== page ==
know that Facebook needs to become more than just a
network supported by advertising revenues alone. Just

But while it was a smart move in that respect, it’s well-

look at the hype surrounding new-kid-on-the-block Ello to

known that social networkers don’t like change – least of

see how weary some users are becoming of its seemingly

all when it’s being forced on them. The level of discontent

relentless focus on advertising.

being vented on forums – and on Facebook itself – was
clear testament to this; while some users didn’t mind the

Facebook’s move into the money transfer and online

migration, lots of them were pretty furious with the social

shopping markets is thus another step in its transition

networking giant. Of course, Facebook has never shied

from a social network to a service provider. And it’s one

away from making changes when it wants to – even when

that could prove highly lucrative.

users were likely to react badly – but this one seemed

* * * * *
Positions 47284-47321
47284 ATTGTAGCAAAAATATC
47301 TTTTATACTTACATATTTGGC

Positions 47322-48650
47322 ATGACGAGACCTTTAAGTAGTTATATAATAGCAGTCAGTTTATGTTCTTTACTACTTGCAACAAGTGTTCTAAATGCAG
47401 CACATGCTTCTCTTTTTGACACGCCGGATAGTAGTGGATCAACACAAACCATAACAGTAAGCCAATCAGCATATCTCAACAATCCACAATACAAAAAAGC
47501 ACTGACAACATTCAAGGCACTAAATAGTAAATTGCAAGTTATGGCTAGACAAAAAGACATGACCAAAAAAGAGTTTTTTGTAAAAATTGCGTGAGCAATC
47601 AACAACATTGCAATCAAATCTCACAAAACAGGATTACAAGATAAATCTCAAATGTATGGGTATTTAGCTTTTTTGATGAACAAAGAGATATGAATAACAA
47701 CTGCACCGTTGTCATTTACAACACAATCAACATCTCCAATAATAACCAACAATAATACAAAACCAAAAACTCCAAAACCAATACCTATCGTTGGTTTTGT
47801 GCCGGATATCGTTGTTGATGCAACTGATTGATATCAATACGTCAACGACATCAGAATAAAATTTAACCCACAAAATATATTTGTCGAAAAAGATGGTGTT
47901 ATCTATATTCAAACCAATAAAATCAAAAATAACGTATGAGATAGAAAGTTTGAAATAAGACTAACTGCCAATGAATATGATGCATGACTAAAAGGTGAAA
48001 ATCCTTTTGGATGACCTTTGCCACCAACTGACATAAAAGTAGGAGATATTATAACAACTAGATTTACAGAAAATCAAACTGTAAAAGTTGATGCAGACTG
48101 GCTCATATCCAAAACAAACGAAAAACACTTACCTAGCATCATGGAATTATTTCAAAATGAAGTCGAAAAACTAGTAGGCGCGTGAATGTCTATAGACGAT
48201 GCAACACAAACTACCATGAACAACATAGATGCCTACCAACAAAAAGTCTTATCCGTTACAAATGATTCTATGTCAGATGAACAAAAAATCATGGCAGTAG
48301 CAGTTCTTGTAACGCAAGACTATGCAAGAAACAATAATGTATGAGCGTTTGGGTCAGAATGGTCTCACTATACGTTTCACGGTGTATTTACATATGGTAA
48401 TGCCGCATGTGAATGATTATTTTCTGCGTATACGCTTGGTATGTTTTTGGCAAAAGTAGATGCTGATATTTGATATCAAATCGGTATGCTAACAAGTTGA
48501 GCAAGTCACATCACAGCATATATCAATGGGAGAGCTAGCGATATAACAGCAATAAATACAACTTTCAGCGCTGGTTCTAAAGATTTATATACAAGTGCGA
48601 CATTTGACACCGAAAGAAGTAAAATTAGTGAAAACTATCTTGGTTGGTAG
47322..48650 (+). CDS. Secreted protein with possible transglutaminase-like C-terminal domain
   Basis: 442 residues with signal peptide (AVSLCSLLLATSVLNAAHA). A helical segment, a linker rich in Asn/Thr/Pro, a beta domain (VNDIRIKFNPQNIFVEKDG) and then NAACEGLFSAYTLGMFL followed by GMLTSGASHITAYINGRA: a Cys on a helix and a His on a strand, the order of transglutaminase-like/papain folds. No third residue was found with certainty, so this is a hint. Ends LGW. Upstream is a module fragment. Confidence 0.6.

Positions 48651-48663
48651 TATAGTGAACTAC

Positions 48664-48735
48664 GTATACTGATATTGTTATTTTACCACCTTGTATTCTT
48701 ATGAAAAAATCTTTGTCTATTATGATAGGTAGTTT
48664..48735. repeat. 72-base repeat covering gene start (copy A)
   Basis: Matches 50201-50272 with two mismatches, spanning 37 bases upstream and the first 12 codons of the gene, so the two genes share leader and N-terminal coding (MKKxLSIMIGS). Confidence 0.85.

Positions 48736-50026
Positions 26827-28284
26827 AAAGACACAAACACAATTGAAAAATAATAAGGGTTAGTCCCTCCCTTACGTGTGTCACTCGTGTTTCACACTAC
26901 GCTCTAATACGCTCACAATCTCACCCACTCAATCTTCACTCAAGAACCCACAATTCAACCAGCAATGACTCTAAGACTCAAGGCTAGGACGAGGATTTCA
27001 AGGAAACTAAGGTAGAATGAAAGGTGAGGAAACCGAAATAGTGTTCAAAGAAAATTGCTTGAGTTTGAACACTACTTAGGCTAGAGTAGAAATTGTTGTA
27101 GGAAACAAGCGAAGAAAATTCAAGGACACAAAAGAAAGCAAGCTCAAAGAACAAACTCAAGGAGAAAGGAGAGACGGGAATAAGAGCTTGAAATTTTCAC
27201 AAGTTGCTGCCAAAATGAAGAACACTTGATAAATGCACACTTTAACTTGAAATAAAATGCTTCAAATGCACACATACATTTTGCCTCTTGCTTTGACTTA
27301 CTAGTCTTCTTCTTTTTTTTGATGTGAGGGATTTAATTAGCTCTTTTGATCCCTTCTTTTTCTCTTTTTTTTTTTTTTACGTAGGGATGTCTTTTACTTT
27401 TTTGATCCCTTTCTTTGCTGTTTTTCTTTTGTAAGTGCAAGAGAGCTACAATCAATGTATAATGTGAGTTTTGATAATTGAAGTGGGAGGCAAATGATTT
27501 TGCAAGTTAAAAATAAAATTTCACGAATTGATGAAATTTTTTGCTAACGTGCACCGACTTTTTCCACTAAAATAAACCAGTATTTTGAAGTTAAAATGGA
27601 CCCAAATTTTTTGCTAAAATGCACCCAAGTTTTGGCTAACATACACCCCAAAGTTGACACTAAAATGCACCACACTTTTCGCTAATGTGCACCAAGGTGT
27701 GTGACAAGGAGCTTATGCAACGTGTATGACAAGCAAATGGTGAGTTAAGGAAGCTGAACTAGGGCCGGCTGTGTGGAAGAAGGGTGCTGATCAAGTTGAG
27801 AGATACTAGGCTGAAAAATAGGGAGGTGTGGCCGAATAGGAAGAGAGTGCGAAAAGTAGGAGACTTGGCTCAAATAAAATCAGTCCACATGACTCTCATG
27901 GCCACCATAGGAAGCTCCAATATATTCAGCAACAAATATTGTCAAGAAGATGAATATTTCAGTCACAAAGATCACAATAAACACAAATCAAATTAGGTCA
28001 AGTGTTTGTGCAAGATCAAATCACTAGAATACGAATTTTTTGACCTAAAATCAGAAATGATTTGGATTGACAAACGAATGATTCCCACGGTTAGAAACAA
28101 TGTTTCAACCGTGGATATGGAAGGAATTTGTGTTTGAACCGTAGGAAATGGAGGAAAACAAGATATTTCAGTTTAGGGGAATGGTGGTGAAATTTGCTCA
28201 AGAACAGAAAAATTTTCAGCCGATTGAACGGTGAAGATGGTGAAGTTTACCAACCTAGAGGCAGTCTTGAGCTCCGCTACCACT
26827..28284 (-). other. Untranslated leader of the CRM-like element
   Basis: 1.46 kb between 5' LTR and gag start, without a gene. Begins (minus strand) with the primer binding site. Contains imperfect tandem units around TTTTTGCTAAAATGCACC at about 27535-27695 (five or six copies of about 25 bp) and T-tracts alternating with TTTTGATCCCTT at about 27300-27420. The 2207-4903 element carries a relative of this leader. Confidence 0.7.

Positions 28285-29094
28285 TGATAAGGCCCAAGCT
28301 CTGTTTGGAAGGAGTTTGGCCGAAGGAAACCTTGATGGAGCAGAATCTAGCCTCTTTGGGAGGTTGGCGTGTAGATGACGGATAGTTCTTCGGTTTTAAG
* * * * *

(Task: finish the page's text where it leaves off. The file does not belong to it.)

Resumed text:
bigger than most.
Now we know there was another pretty major factor
at play: Facebook doesn’t just see Messenger as a
communication platform, it wants it have a much bigger,
and more overtly commercial, function – with a bit of
digital sleuthing by a Stanford University student having
uncovered a piece of code showing its planned role as a
peer-to-peer money transfer service.

For further analysis of the topics covered in this section, please
download the following content from the Insight Store:
• Understanding Facebook’s User Numbers (GWI Trend)
• Multi-Networking (GWI Trend)
• Mobile Messaging (GWI Trend)
• Facebook Visitors in MENA (GWI Infographic)

The system mimics the mechanics used by WeChat in

• Instagram Users (GWI Infographic)

allowing users to send money to each other via PIN-

• Social Networking in China (GWI Infographic)

secured transfers based on debit card payments; it’s

• WhatsApp Users (GWI Infographic)

fairly easy to see in this the influence of PayPal’s former